About a year about my husband and I changed our diet pretty drastically. We cut out a whole list of things, but to us the most important thing was to cut preservatives and additives. If there’s an item on the list of ingredients that sounds mysterious or I can’t pronounce, we avoid it. We’ve had ups and downs over the last year and we’ve learned a LOT about how easy it is to make things at home with no “funny business” required.

*Side note: I’m 21 weeks pregnant at the time of writing this…which does NOT make it easy to say goodbye to many of those store-bought convenient (and delicious) items. (Like that three week period when I ate my weight in Easy Mac – I avoided reading the label at all costs – and it tasted soooo good.)

The other thing we learned is that buying food with less “stuff” in it, usually costs more money. It’s mind blowing, angering, and it’s pushed me to learn DIY versions of a lot of our kitchen staples so that we could stay on our tight little budget.

Two things we consume (in high volume) are almond milk and almond butter. I found it to be significantly cheaper to make my own. In fact, I can buy a 3lb bag of almonds for less than 1 jar of almond butter at Costco. I really can’t take the credit for these recipes, I learned from a few good friends and they quickly became part of my regular routine.

almond butter + almond milk

Almond Milk

Some of you read the title and immediately thought, “Make my own milk? Who do you think I am, Laura Ingles Wilder?!?” I can assure you, this process is INCREDIBLY easy and takes no time at all.

Step 1: Soak your almonds. Cover 1 cup of almonds in water and let it sit for 4 hours or overnight. This is the hardest part of the recipe for me, because it means that I have to plan to make almond milk a day in advance. In a pinch you can soak them in boiling water for as little as 30 minutes to speed up the process.

Step 2: Drain the almonds. They should be kind of waterlogged and look nice and plump.

Step 3: Add the almonds with 4 cups of fresh water to a blender. This does not require a high powered blender – my cheap little guy works just fine.

*Side note: you can optionally add 3-4 dates for a little sweetness, and/or a dash of vanilla extract for flavor. (I like it a little sweeter so I always add the dates, even if I use the milk for something savory.)

Step 4: Blend. It will turn white and frothy.

Step 5: Strain. I bought a “paint strainer bag” from Home Depot to use for this step. Thanks to Pinterest I found out that this little gem works wonders. It cost less than $5 and is very fine mesh to strain out the pulp (aka chopped up almond bits). I’ve also used cheese cloth before. It works well, but I couldn’t rinse it out to my liking so I have to use a new one for each batch. The strainer bag washes up really easy so it’s reusable. Pour the contents of the blender through the bag into a bowl and squeeze out the excess liquid from the bag.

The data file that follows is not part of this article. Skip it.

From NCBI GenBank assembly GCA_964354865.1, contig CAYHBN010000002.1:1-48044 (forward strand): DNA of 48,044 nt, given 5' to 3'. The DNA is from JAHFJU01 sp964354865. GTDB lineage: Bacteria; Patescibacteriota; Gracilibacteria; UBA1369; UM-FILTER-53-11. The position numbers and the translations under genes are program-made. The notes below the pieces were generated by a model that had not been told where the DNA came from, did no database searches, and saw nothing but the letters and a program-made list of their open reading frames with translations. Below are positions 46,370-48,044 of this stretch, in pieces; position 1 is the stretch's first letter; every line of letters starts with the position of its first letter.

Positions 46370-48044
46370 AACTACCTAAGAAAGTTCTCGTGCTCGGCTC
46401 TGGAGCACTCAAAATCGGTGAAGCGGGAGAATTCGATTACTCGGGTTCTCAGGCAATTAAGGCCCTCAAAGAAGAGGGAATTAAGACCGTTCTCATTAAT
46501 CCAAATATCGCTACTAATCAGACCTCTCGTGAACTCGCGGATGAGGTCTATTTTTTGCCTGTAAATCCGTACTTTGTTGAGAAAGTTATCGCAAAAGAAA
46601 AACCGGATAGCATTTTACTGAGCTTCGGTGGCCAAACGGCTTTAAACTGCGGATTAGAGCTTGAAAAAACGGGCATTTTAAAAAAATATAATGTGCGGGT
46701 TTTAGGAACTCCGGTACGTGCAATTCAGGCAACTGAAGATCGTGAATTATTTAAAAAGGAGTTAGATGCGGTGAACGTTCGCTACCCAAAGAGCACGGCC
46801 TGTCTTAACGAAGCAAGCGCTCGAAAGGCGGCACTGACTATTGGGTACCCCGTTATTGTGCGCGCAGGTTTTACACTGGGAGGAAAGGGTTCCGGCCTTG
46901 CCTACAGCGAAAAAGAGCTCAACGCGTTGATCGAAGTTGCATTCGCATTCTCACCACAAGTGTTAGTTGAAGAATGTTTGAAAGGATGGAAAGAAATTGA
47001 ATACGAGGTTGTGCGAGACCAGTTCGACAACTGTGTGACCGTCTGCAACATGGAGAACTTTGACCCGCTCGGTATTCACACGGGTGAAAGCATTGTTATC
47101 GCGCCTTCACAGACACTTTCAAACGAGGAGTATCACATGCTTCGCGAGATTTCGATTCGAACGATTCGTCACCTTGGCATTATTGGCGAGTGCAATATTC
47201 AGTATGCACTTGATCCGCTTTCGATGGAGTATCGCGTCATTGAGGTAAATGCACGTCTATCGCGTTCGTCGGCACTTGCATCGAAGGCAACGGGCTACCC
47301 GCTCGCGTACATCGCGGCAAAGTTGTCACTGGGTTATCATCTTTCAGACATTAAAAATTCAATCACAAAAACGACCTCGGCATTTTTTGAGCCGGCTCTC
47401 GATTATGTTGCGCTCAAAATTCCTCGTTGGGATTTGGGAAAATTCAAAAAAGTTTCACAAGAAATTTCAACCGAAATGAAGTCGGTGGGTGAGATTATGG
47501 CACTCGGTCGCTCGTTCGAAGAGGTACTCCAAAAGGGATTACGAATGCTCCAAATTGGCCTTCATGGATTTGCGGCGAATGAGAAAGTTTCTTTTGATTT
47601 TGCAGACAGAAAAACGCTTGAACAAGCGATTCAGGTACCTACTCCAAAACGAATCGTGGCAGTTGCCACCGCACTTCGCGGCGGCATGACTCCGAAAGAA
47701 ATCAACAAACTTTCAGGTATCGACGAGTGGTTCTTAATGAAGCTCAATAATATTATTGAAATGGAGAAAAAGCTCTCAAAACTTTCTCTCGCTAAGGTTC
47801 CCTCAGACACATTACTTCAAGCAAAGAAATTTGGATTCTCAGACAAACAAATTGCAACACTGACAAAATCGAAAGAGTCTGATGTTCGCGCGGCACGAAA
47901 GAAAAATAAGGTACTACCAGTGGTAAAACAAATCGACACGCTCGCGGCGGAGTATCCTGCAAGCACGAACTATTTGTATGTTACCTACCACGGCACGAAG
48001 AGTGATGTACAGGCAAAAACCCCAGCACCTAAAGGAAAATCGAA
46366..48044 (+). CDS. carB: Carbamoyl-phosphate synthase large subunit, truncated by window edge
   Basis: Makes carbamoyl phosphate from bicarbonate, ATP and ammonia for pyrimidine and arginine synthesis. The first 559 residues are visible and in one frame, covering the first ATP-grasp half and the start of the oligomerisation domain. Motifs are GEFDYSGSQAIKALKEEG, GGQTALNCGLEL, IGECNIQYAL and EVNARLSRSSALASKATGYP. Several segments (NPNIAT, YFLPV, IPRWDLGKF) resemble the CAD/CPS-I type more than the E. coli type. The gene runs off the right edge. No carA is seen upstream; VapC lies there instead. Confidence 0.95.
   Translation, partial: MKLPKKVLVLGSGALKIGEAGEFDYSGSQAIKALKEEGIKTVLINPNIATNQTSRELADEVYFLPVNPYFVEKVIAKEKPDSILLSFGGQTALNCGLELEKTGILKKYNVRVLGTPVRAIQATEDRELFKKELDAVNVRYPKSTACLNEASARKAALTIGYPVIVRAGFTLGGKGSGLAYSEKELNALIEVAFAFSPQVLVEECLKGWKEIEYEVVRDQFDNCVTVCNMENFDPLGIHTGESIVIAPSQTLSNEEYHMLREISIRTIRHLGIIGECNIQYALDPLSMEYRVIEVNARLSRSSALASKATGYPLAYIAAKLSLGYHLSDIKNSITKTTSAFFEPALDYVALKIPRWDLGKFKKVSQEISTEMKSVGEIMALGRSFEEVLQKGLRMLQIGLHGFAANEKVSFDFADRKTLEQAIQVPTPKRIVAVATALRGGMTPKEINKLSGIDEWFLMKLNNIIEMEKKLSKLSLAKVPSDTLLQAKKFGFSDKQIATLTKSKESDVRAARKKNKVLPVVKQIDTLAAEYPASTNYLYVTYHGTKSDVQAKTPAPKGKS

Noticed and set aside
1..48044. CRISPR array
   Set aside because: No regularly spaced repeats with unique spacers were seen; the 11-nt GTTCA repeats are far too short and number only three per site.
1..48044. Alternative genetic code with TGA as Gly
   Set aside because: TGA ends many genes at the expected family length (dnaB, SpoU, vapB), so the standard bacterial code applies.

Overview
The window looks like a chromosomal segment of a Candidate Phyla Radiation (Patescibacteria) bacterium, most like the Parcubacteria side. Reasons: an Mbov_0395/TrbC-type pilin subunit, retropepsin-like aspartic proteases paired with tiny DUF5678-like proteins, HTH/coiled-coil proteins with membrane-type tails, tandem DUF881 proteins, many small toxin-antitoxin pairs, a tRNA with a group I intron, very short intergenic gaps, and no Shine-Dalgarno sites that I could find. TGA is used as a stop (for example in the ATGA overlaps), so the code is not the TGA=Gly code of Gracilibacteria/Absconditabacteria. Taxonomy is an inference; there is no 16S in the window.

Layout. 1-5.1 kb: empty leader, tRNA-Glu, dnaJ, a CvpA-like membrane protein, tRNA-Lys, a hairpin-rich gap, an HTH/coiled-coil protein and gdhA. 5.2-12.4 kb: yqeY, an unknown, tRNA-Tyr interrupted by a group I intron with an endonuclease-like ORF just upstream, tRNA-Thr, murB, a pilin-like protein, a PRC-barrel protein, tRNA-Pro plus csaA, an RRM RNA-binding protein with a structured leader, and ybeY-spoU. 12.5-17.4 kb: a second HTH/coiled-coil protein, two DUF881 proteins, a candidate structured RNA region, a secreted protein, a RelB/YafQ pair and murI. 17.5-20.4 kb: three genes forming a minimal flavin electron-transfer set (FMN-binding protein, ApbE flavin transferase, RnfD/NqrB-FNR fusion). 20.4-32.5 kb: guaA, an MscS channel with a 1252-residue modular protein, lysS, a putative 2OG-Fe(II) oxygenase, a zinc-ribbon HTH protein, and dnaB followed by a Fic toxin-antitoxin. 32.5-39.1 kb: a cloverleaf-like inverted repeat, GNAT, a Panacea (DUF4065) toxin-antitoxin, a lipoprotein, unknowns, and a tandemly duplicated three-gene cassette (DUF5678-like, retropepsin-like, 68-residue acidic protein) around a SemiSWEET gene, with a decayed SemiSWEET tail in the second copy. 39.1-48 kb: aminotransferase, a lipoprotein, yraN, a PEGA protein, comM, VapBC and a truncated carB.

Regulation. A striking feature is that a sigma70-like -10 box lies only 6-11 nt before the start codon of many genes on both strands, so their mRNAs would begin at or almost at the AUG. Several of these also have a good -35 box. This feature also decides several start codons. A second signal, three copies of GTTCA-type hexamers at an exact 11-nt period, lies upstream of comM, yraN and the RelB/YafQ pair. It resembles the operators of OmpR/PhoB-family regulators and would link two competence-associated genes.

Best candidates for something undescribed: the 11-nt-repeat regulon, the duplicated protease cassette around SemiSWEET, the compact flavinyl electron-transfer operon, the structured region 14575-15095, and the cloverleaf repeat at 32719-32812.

Step 6: Transfer milk to a sealable container and enjoy! Keep your milk in the refrigerator (mine lasts about a week). It settles quite a bit so give it a good shake before each use!

Almond Butter

This is another incredibly simple recipe. If the hardest thing about making almond milk is remembering to soak the almonds, then the hardest thing about almond butter is washing the food processor after your done. I promise it’s that simple.

Step 1: Roast your almonds. Place almonds on a flat baking sheet and roast about 10 minutes at 400 degrees or until they start to brown and become fragrant. I usually do somewhere around 3 cups at a time. My food processor recommends no more than 4 cups. (Yes, I was so excited to receive a food processor for Christmas that I read the owners manual!)

*Side note: You don’t have to roast the almonds first – I just think it adds a nice flavor to the butter.

Step 2: Put the almonds in the food processor, turn it on, and walk away.

Your almonds will go through three stages: 1) powdery 2) doughy 3) creamy.

The key is just to let the machine do it’s work until the almonds have broken down enough to become creamy. The time varies depending on the quality and amount of almonds. I’ve made a small batch in as little as 8 minutes, but this larger batch took 19 minutes. Sometimes I catch myself staring at the food processor just waiting for the creaminess to emerge, but it seems like just when I look away it starts to sound a little “sloshy” and it looks like liquid. I make myself wait another 2-3 minutes before turning it off just to make sure it’s actually as creamy as I want it. The longer it runs, the creamer it gets.

*Side note: Some people like to add salt or even coconut oil to the butter. It’s yummy that way too!

Step 3: Enjoy!!




Kendra Collins | New Song Cool Springs

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